Ayla also has a brief dalliance with an exotic, dark-skinned member of the Mamutoi, Ranec, who seems less like an erstwhile lover and more like a fawning worshiper. The love triangle between Ayla, Ranec, and Jondalar seems to drag on forever.

Good points: The descriptions of weather, glacial landscapes, animals, and tribal customs are as interesting and meticulous as ever.
And the character Rydag, a Neanderthal-Cro Magnon hybrid boy, is a poignant reminder of Ayla's own lost child. Her interactions with him are bittersweet and compelling.


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The Valley of Horses: Earth's Children 2 review

Posted : 3 years, 12 months ago on 23 August 2013 06:37 (A review of The Valley of Horses: Earth's Children 2)

After being rather roughly ejected from her adoptive Clan of neanderthals, Auel's Cro-Magnon heroine Ayla has to survive on her own in a remote valley. Meanwhile, a tall blue-eyed stranger is traveling cross-country with his brother, on a collision course with unexpected tragedy and romance.
Sounds a bit hokey, does it not?

Add a tamed cave lion and horse as plucky sidekicks, endless overly-detailed descriptions of various tribal customs, and a bunch of Stone Age conjugation (if you know what I mean, wink wink) and it becomes a 600 pg. coagulation of "Meh" moments.

I first read it at age 10, so I was fairly forgiving of its many flaws at the time. I'm not nearly so forgiving after a recent re-read, but I think I'll let it squeak by with 3.5 stars just for old time's sake.


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The Clan of the Cave Bear: Earth's Children, Book One review

Posted : 3 years, 12 months ago on 23 August 2013 06:34 (A review of The Clan of the Cave Bear: Earth's Children, Book One)

I actually read this book for the first time in 3rd grade. It was my second adult novel (after Watership Down) and I voraciously gobbled up every abundant detail of the Cro-Magnon Ayla's adventures with her adoptive Neanderthal clan.

I've given The Clan of the Cave Bear a re-read after all this time, and I still find Jean Auel's descriptions impressively meticulous. Whether it's mammoths, herbs, or Neanderthal tool-making techniques, Auel provides plenty of information for the reader to chew on. It's clear she did her research.. and then some.

As for plot, the story-line and conflict in this first book will always trump the rest of the series for me. The Clan and their customs are fascinatingly different and Ayla's often painful attempts to assimilate into their alien culture makes for compelling reading. The other high point is the way Ayla's adoptive Neanderthal parents are rendered. The wise mogur, Creb and the loving medicine woman, Iza are both beautifully fleshed out characters. Even Brun the leader is fairly well developed. And Broud? Well, brats are fairly easy characters to write I think. Broud is fairly one note, but he serves his purpose in the story well enough. These characters come off the pages like real people, something that seems to happen less and less as the series progresses.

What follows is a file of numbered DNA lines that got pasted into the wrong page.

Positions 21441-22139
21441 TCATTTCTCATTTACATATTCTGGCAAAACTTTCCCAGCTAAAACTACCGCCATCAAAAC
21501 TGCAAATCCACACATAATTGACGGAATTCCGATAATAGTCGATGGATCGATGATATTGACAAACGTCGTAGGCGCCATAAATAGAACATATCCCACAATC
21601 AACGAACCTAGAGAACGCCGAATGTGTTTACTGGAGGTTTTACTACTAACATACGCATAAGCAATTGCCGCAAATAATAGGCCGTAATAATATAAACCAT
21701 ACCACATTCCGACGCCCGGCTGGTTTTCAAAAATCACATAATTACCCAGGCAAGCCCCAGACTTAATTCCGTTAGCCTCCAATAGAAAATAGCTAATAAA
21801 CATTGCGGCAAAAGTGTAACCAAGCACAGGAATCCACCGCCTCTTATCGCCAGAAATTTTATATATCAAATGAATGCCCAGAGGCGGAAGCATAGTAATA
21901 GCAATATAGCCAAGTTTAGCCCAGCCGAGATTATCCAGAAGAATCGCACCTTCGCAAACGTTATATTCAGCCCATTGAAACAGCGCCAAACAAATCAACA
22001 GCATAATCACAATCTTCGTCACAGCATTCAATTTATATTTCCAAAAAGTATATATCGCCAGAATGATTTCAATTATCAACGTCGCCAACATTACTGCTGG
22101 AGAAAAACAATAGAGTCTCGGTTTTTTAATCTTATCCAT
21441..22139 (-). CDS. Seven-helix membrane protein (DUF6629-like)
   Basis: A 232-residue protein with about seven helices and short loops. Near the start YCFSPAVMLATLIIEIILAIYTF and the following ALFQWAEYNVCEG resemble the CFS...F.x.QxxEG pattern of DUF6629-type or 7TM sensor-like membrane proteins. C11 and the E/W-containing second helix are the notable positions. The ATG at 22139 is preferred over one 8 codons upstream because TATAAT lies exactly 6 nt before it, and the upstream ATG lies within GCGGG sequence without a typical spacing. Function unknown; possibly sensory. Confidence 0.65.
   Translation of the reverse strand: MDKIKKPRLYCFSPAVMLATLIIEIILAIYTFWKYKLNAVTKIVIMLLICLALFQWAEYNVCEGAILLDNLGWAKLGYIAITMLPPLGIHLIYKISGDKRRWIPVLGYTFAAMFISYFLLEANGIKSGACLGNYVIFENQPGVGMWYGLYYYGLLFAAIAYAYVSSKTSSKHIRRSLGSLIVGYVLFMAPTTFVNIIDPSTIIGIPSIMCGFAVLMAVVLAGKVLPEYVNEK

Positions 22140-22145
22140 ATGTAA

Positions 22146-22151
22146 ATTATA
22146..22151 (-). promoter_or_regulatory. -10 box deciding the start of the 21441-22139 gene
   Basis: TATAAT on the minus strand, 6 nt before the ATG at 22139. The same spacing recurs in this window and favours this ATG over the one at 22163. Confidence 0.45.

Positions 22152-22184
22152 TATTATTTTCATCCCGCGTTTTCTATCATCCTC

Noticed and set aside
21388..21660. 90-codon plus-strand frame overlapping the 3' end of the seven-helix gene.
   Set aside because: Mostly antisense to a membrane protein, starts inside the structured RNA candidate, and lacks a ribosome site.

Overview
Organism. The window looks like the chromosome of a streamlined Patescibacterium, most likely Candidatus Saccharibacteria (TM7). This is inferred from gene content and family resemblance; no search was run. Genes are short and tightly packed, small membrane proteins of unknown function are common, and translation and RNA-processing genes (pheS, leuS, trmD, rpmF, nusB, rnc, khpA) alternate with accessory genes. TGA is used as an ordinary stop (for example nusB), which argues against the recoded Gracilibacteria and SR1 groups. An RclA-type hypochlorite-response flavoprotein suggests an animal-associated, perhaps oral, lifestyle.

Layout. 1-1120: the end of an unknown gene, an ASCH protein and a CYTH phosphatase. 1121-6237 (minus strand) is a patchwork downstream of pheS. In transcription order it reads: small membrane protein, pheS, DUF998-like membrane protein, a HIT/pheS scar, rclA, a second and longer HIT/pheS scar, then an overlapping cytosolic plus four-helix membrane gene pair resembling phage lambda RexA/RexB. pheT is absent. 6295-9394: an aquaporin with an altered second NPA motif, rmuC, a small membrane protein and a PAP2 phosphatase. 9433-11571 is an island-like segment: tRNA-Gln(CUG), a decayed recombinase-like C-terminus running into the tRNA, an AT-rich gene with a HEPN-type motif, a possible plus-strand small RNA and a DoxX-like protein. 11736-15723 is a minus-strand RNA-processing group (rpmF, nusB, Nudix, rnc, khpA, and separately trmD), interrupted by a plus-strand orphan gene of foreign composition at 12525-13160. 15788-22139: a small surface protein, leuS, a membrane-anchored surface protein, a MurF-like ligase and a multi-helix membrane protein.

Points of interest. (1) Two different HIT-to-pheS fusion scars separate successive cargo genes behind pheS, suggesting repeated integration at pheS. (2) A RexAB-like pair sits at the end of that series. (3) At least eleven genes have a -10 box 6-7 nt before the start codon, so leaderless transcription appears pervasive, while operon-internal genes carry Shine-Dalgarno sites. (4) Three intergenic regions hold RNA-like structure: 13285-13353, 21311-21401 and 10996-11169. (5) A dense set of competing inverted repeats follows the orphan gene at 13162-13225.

Worth a look. And possibly mildly inappropriate for 3rd graders. Depends on the 3rd grader.


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Troilus and Cressida (Folger Shakespeare Library) review

Posted : 4 years ago on 22 August 2013 09:59 (A review of Troilus and Cressida (Folger Shakespeare Library))

This is one of Shakespeare's problem plays, meaning it doesn't fit neatly into the category of tragedy or comedy, but occupies its own hybrid niche. "Black comedy" or "scathing satire" would probably be a fairly apt description for this outing. It's actually a lot of fun to read, especially if you like humor flavored with a heavy dose of cynicism.

The "romantic" leads of the play's title, Troilus and Cressida, are no Romeo and Juliet. Not even by a long shot. Troilus is a superficial lad, concerned only with glory and momentary pleasures, and his love for Cressida lasts only about as long as her maidenhood. Cressida is just as fickle as her lover, swiftly shifting her physical affections to the enemy camp when she gets traded for ransom.

This play is very anachronistic. It's not the sort of tale that resides in the ancient dusty battles of Greek times; it's very much a product of Shakespeare's era. This is what makes it such an interesting read for me. It reflects the rapidly changing world of a burgeoning global market, a place where chaos, hypocrisy, and corruption were rife. There are numerous references in the play to venereal disease, especially the notorious pox (syphilis), which was just beginning its lengthy reign in Europe.